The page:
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Literature / The Ear, the Eye and the Arm

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A 1995 Newbery Honor Book, The Ear, the Eye and the Armnote  is a novel by Nancy Farmer set in Zimbabwe 200 years in the future.

Tendai and his siblings Rita and Kuda have lived a sheltered life and have a strained relationship with their father, the renowned General Matsika. Thus, with the aid of their caretaker, the Mellower, they sneak out of the house...and into a whole lot of trouble, getting themselves kidnapped. Meanwhile, the Matsika parents are frantic with worry, so the Mellower suggests hiring some detectives he has heard of - the Ear, the Eye, and the Arm. As the Matsika children struggle to survive, the detectives race to find them before it's too late.

Most notable for its heavy exploration of African myths and traditions, something that normally never appears in Western fiction.


This book provides examples of:

  • Abandon the Disabled: Trashman was abandoned by his mother because of his profound intellectual disability. The people of Resthaven have given him shelter, but still keep him at arm's length, believing that he might attract malevolent spirits.
  • Adult Fear: The notion of your children being kidnapped after they convince you to let them do a small expedition for homework. Unsurprisingly, General Matsika is frantic when he realizes his kids are gone.
  • Afrofuturism: The book's setting.
  • All Myths Are True: The ancient African myths are very real and drive a lot of the story.
  • All There in the Manual: Several of the myths, historic figures/events, and elements of modern (i.e. 1990s) African life are discussed further in a short appendix and glossary.
  • Ambiguously Gay: Myanda. She's married to one of Resthaven's elders, but they have no children, and she names Sekai after a former "girlfriend" from when she lived on the outside. (She's also very fond of her husband's other wife, Chipo, who is Sekai's mother, but that may be more due to Big Sister Instinct.)
  • Ancient Africa: Resthaven. In the middle of the futuristic Zimbabwe, this is a sacred country where the old ways are preservednote  - "the spiritual heart of Africa." Even airplanes aren't allowed to fly overhead, and the people who live inside of it have only the vaguest notion of the outside world - most of them.
    • The historical kingdoms of Great Zimbabwe (ca. 1200-1450) and Mutapa (ca. 1450-1750 CE), and one of the rulers of the latter, also feature prominently as the plot progresses. The ruler's name is never specified; he's referred to as "Monomatapa," but that's actually his title.
  • And I Must Scream: Happens to Arm near the end of the book.
  • Big Damn Heroes: The detectives pull this in Resthaven. Arm also attempts to pull this at the book's climax, but that doesn't work out. Instead, it's the She Elephant who ends up breaking the power of the Masks—literally, over her knee.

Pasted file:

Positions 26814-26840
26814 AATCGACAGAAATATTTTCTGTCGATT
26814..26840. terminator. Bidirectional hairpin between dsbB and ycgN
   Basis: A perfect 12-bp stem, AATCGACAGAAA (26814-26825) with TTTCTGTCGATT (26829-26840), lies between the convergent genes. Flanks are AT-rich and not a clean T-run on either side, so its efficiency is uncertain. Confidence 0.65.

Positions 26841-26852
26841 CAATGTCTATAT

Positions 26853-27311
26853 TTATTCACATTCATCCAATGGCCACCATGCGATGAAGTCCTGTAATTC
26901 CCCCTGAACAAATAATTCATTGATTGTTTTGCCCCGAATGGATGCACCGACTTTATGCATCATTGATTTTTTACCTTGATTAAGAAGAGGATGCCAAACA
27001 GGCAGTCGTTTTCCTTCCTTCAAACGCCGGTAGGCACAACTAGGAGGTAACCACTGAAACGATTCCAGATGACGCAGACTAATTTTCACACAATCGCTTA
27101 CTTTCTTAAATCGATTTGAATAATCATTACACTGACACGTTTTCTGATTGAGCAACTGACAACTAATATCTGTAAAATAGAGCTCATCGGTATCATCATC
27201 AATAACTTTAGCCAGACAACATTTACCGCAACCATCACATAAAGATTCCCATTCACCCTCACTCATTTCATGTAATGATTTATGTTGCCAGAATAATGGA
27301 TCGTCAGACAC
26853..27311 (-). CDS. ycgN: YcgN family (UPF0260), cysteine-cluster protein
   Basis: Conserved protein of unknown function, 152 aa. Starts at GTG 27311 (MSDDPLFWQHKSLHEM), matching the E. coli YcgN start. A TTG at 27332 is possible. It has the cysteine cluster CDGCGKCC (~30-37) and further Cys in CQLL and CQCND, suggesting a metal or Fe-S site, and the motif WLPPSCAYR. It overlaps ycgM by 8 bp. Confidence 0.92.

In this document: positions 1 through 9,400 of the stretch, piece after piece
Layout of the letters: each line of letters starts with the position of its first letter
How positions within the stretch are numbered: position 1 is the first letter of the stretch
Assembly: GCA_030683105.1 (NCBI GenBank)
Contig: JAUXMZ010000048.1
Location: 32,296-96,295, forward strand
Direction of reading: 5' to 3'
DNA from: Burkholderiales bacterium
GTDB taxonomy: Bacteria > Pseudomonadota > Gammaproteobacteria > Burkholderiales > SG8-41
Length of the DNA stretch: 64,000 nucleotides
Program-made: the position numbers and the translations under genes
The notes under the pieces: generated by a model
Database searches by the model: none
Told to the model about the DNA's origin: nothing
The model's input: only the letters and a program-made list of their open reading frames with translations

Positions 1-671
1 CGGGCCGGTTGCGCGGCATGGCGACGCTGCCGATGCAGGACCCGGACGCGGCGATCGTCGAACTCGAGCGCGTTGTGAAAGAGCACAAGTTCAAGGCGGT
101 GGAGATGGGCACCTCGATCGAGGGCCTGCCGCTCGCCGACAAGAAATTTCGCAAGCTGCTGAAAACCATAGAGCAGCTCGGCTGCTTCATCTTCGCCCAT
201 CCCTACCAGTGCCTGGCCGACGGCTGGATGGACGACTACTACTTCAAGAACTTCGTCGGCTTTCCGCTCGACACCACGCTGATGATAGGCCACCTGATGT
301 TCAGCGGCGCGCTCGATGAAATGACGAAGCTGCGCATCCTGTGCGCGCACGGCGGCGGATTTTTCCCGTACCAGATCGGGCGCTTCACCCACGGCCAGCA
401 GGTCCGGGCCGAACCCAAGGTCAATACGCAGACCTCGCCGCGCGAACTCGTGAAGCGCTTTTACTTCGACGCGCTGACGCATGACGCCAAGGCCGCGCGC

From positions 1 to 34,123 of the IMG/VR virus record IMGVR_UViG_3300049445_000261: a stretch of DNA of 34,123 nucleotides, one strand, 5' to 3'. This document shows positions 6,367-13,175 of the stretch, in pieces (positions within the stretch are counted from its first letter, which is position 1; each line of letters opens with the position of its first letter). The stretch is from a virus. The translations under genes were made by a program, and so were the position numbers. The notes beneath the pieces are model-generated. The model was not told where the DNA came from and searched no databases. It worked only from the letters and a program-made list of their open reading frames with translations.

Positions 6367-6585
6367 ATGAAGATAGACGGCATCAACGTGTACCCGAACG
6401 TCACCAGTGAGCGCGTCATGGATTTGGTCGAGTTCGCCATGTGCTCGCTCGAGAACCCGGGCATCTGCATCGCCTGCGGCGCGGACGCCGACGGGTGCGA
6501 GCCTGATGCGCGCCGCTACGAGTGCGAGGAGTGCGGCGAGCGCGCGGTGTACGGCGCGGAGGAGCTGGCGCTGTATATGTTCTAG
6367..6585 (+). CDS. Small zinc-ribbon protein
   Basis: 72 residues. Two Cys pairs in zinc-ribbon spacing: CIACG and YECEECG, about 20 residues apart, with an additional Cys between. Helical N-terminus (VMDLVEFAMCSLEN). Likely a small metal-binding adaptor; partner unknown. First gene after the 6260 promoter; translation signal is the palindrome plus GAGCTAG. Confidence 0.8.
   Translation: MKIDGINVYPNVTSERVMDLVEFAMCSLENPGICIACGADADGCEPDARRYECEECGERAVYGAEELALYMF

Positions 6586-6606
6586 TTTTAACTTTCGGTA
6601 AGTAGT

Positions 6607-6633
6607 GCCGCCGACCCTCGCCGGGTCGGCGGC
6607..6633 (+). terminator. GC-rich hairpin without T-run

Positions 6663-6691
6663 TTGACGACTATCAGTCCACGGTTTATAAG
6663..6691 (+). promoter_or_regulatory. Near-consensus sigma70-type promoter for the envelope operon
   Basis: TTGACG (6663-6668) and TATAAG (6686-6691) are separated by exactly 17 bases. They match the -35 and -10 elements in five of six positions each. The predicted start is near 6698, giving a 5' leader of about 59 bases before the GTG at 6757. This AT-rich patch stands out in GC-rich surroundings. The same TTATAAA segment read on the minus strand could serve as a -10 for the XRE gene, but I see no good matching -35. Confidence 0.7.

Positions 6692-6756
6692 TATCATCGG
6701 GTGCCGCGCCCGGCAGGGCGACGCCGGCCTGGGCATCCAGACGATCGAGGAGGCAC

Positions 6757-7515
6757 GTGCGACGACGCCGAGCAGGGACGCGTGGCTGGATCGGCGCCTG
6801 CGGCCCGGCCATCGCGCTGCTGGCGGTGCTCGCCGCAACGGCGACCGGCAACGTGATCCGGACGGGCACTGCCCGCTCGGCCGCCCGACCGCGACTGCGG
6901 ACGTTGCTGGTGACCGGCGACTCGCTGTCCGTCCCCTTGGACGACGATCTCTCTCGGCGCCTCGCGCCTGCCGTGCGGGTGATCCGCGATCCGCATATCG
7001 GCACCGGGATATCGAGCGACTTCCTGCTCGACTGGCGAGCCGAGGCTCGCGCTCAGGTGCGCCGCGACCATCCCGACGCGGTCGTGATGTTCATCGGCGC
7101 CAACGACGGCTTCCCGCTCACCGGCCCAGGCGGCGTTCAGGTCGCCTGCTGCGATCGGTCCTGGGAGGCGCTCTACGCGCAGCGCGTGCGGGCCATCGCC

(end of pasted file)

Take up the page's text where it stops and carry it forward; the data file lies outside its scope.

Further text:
• Bittersweet Ending: The kids are saved from becoming a sacrifice, the family soothsayer's mother is put in jail for her extortion plot, but although she saved the day, the She Elephant still has to serve some jail time for her crimes.
  • Blessed with Suck:
    • Arm's telepathy grows in strength as the book progresses, making him more sensitive to what other people are feeling nearby, and thus making it harder for him to function around other people. Luckily for him, he loses his telepathy due to what the Gondwannan gods do to him.
    • Eye and Ear have similar issues with their own abilities. In addition to typical Sensory Overload and the disfiguring nature of their mutations, Eye is treated to a perpetual Gross Up Closeup of everything around him (and sunlight isn't his favorite thing either), while Ear's eponymous attributes are extremely delicate: at one point he suffers an excrutiating tear when he unfurls them in extreme winds.
  • Butt-Dialing Mordor: Psychic powers and eldritch abominations make a bad combination.
  • Coming-of-Age Story: For Tendai.
  • Commonplace Rare: Plastics. Nobody really misses them, but plastic artifacts can be quite valuable to the right buyer.
  • Deadpan Snarker: Rita, when she wants to be. It gets her into trouble a lot.
    • The narration itself tends toward the bone-dry at times, although it's pretty understated compared to Rita.
  • Decade Dissonance: In 2194 there is Resthaven, which is an independent country with people who live their life in the Good Old Ways.
  • Disproportionate Retribution: When Rita steals some food while the siblings are in Resthaven, guess what her punishment is? They heat peanuts with coals and use them to burn her chest. Ouch.
  • The Dreaded: Matsika. As security chief of Zimbabwe, he brought an end to the chaos caused by the great gang wars through sheer ruthlessness. Over a decade later, just mentioning his name is enough to make the surviving lesser criminals take flight.
  • Eldritch Abomination: The Gondwannan gods are supposedly these.
  • Energy Weapon: Laser guns are illegal weapons in the future, used solely by criminals (and those with diplomatic immunity). In a subversion of most fictional lasers, a character actually does get temporarily blinded by looking at one.
  • Even Evil Has Standards: Rita mentions that despite being their captor, at least She-Elephant made sure that the kids had enough to eat (and despite where she lives, she's quite the cook). Whereas in Resthaven, Rita gets burned with peanuts for taking a bit of food for herself.
  • Fish out of Water: Tendai and his siblings, having no clue how to adapt to life outside their house.
  • Flying Car: It's the future, folks. Flying vehicles are everywhere.
  • Future Food Is Artificial: An algae described as "pond scum" which is "pressed into the shape of hot dogs, etc."